1-CD-Album deluxe with 72-page booklet, 31 tracks. Playing time approx. 79 mns.
As the simmering political divide between the South and Everywhere Else became more apparent, it was inevitably reflected in music. Anti-Civil Rights songs didn't make the country charts, but that doesn't mean they didn't sell. The most noxious came from Jay Miller's studio in Crowley, Louisiana. Miller had written It Wasn't God Who Made Honky Tonk Angels (see 1951), produced Jimmy C. Newman (1954) and somehow acquired a share of several other songs, including Diggy Liggy Lo (see 1961). In the late 1940s and early '50s, he produced state-of-the-art Cajun recordings profiled on Bear Family's 'Acadian Special' box, and by the mid-1960s he was producing swamp blues singers like Slim Harpo for Nashville's Excello Records. But on the side he was producing venomously racist records for his Reb-Rebel imprint, and those records were at least as easy to find in the South as pro-Civil Rights records. But then, in a classic instance of paradoxicality, the first African American country star, Charley Pride, emerged in 1965.
The Vietnam War was, if anything, even more divisive. A couple of country records bemoaned the loss of life, but most were rabidly jingoistic. A couple of them, Hello Vietnam (included here) and What We're Fighting For, gave Tom T. Hall his first serious break as a songwriter.
Nineteen-sixty-five also marked the beginning of slow march of rockabillies back to country music. The reason was that rock music wasn't what it used to be. The first to make the switch was Conway Twitty, who hadn't seen a Top 10 pop hit since early 1960, and hadn't seen any kind of hit since early 1962. He had, though, scored a Top 10 country hit as a writer when Ray Price recorded his song, Walk Me To The Door, in 1963 and Price's record was probably Twitty's epiphany. He deserves all the credit in the world, though, for recognizing that times had irreversibly changed, and for having the courage to follow his heart back to country music. During the spring of 1965, he walked out half-way through a show at Tony Mart's club in Somers Point, New Jersey. The other act on the bill was Levon & the Hawks, who soon became The Band. The writing on the wall could not have been clearer. Twitty went home to Oklahoma City, and began booking himself into country nightclubs at two hundred dollars a night. In June, he signed with Decca Records as a country singer. His first country hit as a performer came early in 1966.
And 1965 was the year that Johnny Cash self-destructed. He kicked in the footlights at the Grand Ole Opry or, according to Don Reid of the Statler Brothers, dragged the mic stand across the footlights. Either way, it was his last Opry show. He wrecked a car belonging to June Carter and lost a Cadillac that belonged to his supporting act, Johnny Western. He messed up an appearance on 'Shindig,' and set fire to 508 acres of desert in June 1965, leading to a lawsuit from the government to recover the cost of fighting the blaze, estimated at $125,127. And then, on October 2, he was arrested in El Paso, Texas with 475 Equanil and 668 Dexedrine tablets. In the era before superstar dalliances and failings were plastered over the front pages, fans only thought that Cash looked a little thin and sounded a little hoarse.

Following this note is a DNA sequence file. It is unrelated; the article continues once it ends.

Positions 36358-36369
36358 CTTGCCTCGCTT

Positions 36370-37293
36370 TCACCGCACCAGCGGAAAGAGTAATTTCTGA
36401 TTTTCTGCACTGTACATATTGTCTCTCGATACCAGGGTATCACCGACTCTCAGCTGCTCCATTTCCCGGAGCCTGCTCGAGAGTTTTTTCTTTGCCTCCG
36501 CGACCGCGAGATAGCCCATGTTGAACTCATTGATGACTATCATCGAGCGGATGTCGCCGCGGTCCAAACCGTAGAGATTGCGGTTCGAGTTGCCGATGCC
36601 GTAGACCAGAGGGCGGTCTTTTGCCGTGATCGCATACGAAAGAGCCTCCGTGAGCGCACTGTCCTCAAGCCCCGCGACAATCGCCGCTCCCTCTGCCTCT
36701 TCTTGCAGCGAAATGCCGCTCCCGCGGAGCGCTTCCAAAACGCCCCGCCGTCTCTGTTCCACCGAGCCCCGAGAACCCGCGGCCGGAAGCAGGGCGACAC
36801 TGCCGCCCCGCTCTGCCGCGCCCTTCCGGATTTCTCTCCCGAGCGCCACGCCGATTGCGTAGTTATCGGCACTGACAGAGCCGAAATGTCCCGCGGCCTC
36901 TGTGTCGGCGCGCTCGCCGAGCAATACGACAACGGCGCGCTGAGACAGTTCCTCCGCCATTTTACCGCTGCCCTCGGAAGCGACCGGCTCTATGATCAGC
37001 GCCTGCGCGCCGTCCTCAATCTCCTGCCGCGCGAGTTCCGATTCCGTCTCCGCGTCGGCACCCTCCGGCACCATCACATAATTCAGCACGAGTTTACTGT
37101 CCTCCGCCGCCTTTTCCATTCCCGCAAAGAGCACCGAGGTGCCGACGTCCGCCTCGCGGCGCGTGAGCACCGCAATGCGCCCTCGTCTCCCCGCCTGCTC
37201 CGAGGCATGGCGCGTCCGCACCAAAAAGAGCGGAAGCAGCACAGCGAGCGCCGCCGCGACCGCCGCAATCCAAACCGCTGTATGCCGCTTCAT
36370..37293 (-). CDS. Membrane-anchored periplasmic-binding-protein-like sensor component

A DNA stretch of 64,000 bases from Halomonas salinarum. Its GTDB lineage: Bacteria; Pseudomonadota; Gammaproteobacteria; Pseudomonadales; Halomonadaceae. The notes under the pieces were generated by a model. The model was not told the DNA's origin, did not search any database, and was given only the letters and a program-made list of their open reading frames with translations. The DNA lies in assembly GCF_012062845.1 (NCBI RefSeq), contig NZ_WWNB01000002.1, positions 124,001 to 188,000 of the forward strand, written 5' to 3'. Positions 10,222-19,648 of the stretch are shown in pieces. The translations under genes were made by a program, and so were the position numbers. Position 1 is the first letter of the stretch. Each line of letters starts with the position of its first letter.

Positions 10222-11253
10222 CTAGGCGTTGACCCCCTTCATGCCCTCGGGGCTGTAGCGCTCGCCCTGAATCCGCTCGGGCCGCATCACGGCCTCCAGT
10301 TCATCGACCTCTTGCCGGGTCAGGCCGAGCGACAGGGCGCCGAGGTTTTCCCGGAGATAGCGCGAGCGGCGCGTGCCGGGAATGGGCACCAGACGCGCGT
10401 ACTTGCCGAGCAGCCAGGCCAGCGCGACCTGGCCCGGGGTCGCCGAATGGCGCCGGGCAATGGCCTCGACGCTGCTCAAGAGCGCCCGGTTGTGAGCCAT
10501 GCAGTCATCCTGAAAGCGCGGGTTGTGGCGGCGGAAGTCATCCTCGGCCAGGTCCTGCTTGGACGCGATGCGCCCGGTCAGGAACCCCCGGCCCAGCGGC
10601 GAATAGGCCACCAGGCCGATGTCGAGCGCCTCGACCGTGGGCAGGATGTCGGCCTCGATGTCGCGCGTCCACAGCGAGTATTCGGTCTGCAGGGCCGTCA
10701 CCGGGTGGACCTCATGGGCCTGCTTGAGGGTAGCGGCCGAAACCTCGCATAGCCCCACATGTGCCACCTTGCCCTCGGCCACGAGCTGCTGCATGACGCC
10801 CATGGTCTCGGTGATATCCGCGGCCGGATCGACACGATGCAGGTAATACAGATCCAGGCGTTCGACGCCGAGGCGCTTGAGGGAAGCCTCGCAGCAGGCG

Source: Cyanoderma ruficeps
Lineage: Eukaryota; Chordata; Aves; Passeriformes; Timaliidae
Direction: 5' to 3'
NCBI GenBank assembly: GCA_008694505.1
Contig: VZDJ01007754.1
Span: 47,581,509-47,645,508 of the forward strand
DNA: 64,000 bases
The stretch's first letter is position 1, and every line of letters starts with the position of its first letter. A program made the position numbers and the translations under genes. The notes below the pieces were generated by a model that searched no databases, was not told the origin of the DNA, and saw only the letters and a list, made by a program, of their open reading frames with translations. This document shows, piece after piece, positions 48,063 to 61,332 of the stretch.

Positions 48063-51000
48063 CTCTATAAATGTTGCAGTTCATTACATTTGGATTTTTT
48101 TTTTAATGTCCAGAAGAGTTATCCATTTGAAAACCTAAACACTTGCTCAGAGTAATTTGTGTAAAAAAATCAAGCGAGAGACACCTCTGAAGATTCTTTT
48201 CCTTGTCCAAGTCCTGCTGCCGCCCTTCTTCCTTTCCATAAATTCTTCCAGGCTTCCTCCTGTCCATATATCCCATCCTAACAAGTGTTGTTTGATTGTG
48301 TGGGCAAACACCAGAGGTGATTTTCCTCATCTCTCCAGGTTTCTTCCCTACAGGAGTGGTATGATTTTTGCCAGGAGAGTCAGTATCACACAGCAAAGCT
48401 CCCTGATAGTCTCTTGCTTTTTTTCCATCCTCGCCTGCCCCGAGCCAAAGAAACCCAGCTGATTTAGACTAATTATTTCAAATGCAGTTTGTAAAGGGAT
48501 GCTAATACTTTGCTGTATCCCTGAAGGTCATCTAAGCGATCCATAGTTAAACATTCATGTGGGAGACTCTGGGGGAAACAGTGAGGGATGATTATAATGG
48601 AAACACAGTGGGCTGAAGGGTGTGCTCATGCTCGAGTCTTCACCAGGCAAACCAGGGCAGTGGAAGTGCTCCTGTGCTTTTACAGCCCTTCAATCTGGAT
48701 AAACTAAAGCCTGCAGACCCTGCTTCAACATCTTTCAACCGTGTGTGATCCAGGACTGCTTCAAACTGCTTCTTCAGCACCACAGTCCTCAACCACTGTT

The best country songs of 1965 drew a line in the sand between country and pop. As always, Buck Owens was on top of the trend that saw country music distancing itself from every other kind of music. In the March issue of Faron Young's 'Music City News,' he made his Pledge to Country Music: I Shall Sing No Song That Is Not A Country Song. I Shall Make No Record That Is Not A Country Record. I Refuse To Be Known As Anything But A Country Singer. I Am Proud To Be Associated With Country Music. Country Music And Country Music Fans Made Me What I Am Today. And I Shall Not Forget It. That same month, he recorded the Coasters' Charlie Brown, a country song if ever there wasn't one, but it was an LP track and his singles couldn't be mistaken for anything but country.
|1965 - Dim Lights, Thick Smoke And Hillbilly Music 1|
|1:||King Of The Road||Miller, Roger|
|2:||Crystal Chandelier||Belew, Carl|
|3:||Girl On The Billboard||Reeves, Del|
|4:||Green, Green Grass of Home||Wagoner, Porter|
|5:||I Wouldn't Buy A Used Car From Him||Jean, Norma|
|6:||I Washed My Hands In Muddy Water||Jackson, Stonewall|
|7:||Ribbon Of Darkness||Robbins, Marty|
|8:||Make The World Go Away||Arnold , Eddy|
|9:||Yakety Axe||Atkins, Chet|
|10:||IÆve Got A Tiger By The Tail||Owens, Buck|
|11:||Blue Kentucky Girl||Lynn , Loretta|
|12:||Love Bug||Jones, George|
|13:||SheÆs Gone, Gone, Gone||Frizzell, Lefty|
|14:||ItÆs Alright||Bare, Bobby|
|15:||The Bridge Washed Out||Mack, Warner|
|16:||Ten Little Bottles||Bond, Johnny|
|17:||A Tombstone Every Mile||Curless, Dick|
|18:||Yes Mr Peters||Drusky, Roy & Mitchell, Prisci|
|19:||Flowers On The Wall||Brothers, Statler|
|21:||May The Bird Of Paradise Fly Up Your Nose||Dickens, Jimmy|
|22:||(My Friends Are Gonna Be) Strangers||Haggard, Merle|
|23:||Kansas City Star||Miller, Roger|
|24:||Before You Go||Owens, Buck|
|25:||Truck DrivinÆ Son Of A Gun||Dudley , Dave|
|26:||Waltz Across Texas||Tubb, Ernest|
|27:||Snakes Crawl At Night||Pride, Country Charley|
|28:||Is It Really Over||Reeves, Jim|
|29:||Hello Vietnam||Wright, Johnny|
|30:||Things Have Gone To Pieces||Jones, George|
|31:||Things Have Gone To Pieces||Payne, Leon|